1. Nexus and Taxes
2. Filing Sales Taxes
3. Monthly Due Dates
4. Quarterly Due Dates
5. Yearly Due Dates

Are services taxable in California? No, they're not. Entities (including consumers) in California are taxed on their purchases or consumption of various physical products, such as cleaning supplies, clothing, school supplies, and so on. However, they don't pay taxes for using the services of a lawyer, a dentist, or a plumber.

If you do freelance writing or plumbing in California, you're lucky because services aren't taxable in California generally. Plus you won't have to care about paying sales taxes. For the record, if the kind of service you render has to do with manufacturing products, you may not escape paying sales taxes on the products you manufacture.

Nexus and Taxes

Businesses with physical venues in California have nexus. Consequently, they're required by law to register in order to collect sales taxes, file sales tax returns, and pay sales taxes to California State. If a retailer sells on Amazon and leverages Amazon's Fulfillment by Amazon (FBA) program, they'll be said to have a physical presence in California if some of their goods are stored in an Amazon FBA warehouse in California.

Filing Sales Taxes

When it's time to file your sales tax in California, the following are three things you must do:

  • Compute how much you owe as sales tax.
  • File a sales tax return.
  • Pay the tax.

You can file online or through traditional mail. You can take advantage of the free online filing alternative of BOE, or you can opt for a third-party means of filing that's authorized to get returns and payment information, after passing the BOE's test of acceptance.

If you choose to file online, you can pay via the Electronic Funds Transfer program (EFT), ACH Credit, ACH Debit, your own bank, or pay by some other means. The Electronic Funds Transfer program is compulsory for entities that have a California Seller's Permit and make an average of $10,000 and above monthly payments or are holders of a Special Taxes and Fees account who average monthly tax payments of $20,000 and above. Others can choose this option voluntarily. There's also a prepayment sales tax rate for products, such as diesel, aviation fuel, and motor vehicle fuel.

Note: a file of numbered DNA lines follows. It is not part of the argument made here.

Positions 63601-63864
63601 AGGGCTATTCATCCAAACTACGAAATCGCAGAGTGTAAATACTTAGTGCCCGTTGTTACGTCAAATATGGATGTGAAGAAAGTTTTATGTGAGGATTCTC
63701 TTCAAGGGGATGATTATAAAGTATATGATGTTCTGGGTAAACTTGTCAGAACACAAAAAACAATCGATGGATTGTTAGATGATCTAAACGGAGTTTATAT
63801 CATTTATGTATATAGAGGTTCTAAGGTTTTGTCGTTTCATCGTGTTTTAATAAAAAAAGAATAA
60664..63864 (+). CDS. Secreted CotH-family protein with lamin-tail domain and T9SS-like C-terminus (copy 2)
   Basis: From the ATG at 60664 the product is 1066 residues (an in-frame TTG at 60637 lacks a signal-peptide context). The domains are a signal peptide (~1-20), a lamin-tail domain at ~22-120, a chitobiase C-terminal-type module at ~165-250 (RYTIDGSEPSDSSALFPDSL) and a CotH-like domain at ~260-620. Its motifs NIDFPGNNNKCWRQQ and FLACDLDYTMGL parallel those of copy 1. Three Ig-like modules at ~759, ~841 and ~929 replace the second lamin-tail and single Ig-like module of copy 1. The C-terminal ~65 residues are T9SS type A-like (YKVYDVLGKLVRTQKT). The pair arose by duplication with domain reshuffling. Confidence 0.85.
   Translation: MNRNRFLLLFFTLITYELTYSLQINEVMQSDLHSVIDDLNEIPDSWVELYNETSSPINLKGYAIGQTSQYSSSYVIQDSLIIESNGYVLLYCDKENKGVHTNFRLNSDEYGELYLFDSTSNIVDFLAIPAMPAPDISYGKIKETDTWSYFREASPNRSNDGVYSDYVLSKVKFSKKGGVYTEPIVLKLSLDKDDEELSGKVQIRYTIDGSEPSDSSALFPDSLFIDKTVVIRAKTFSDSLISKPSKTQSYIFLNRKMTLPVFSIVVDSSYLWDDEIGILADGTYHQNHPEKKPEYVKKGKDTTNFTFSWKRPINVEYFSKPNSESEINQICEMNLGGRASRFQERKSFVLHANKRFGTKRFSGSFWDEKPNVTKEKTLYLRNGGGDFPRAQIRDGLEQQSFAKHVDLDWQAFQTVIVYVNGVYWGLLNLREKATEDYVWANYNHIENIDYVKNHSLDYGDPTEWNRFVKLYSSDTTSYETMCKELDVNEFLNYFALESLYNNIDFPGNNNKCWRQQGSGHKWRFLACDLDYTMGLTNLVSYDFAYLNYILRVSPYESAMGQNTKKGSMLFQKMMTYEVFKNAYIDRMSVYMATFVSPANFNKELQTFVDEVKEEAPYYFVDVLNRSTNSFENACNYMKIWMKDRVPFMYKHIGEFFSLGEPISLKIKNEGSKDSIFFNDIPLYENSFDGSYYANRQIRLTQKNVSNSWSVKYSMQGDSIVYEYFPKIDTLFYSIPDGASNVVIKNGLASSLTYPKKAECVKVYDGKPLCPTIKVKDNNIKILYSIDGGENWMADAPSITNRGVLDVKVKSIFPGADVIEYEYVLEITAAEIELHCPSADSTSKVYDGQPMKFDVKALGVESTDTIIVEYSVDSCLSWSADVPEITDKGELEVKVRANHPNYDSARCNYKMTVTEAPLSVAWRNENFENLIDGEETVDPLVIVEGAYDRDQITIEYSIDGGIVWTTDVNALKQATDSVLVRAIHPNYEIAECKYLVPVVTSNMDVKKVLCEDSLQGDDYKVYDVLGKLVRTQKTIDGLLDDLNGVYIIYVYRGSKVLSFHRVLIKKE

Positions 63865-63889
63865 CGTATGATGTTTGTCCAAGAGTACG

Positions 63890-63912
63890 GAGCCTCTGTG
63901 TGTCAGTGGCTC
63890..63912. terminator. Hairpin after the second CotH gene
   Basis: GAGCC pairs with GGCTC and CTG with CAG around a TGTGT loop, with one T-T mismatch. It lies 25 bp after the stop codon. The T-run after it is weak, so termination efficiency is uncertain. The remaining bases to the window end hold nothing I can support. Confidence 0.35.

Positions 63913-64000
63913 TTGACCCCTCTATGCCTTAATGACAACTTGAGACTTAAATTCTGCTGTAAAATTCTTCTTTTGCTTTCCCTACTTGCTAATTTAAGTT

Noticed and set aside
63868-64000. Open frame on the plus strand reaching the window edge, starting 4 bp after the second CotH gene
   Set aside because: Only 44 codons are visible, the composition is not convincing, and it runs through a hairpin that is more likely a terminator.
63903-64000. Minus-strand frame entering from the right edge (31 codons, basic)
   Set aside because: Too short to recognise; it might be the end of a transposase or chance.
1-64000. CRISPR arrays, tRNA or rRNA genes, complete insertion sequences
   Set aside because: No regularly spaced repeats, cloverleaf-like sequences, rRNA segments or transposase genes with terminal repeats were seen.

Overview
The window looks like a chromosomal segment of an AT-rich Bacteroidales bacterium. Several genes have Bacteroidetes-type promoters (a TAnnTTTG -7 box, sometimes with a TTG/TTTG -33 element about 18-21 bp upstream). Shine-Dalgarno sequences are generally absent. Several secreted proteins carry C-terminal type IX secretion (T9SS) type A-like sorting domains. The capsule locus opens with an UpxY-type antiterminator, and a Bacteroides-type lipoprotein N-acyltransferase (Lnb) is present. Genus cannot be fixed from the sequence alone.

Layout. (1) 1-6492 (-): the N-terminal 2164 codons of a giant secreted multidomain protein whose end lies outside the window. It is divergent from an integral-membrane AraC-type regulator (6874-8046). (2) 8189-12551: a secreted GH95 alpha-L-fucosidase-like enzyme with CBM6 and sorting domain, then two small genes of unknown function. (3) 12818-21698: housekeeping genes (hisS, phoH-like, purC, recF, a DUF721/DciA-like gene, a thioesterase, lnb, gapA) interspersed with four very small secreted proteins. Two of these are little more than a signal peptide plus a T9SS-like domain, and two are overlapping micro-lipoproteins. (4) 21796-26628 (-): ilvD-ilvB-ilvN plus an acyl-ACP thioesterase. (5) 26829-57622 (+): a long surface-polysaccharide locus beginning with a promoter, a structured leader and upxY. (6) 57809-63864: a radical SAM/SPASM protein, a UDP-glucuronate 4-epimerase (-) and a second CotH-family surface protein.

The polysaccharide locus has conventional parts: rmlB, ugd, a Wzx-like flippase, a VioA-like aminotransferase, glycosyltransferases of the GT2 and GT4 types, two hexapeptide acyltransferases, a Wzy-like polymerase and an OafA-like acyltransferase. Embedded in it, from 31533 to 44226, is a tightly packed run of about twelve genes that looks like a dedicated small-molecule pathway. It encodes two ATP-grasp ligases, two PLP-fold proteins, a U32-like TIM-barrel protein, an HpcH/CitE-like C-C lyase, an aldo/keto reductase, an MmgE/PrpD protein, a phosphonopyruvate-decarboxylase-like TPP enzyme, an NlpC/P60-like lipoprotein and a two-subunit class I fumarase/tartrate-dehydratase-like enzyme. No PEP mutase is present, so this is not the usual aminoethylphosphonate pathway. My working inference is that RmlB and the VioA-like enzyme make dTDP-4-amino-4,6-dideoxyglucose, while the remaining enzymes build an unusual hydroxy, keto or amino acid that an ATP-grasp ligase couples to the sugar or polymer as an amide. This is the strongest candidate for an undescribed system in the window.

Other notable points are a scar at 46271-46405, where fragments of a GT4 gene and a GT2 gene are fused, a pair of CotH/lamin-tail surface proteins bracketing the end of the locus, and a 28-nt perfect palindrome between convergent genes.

Monthly Due Dates

Monthly due dates are due every last day of the month next to the reporting period month.

  • January/February due date: Feb. 28 (Feb. 29 in a leap year)
  • February/March due date: March 31
  • March/April due date: April 30
  • April/May due date: May 31
  • May/June due date: June 30
  • June/July due date: July 31
  • July/August due date: Aug. 31
  • August/September due date: Sept. 30
  • September/October due date: Oct. 31
  • October/November due date: Nov. 30
  • November/December due date: Dec. 31
  • December/January due date: Jan. 31

Quarterly Due Dates

Quarterly due dates are due April 30, July 31, Oct. 31, and Jan. 31. In other words, the due date for a quarter is the last day of the first month of the next quarter. The 24th of the earlier two months is when prepayment returns are due.

  • January to March due date (Q1): April 30
  • April to June due date (Q2): July 31
  • July to September due date (Q3): Oct. 31
  • October to December due date (Q4): Jan. 31

Yearly Due Dates

Sales Tax Accounts yearly due date is Jan. 31 (of the next year) for the previous year. Qualified Purchasers and Consumer Use Tax Accounts yearly due date is April 15. The 24th of the first two months of each quarter is the due date for filing prepayment accounts.

The period due from January to December is Jan 31. Interests and penalties will start accruing after the day a sales tax return is due. Examples of such interests and penalties include the following:

  • 10 percent of the total tax due if an entity fails to file their tax return on its due date and 10 percent for late payment. This is not allowed to be more than a total of 10 percent interest depending on the interest rate indicated at the bottom of the return for all months or partial months within which the tax stays unsettled.
  • If taxes stay unsettled above 90 days after their due date, a Collection Cost Recovery Fee (CRF) will have to be paid, except the defaulting entity enrolls in a payment plan and adheres to its rules.

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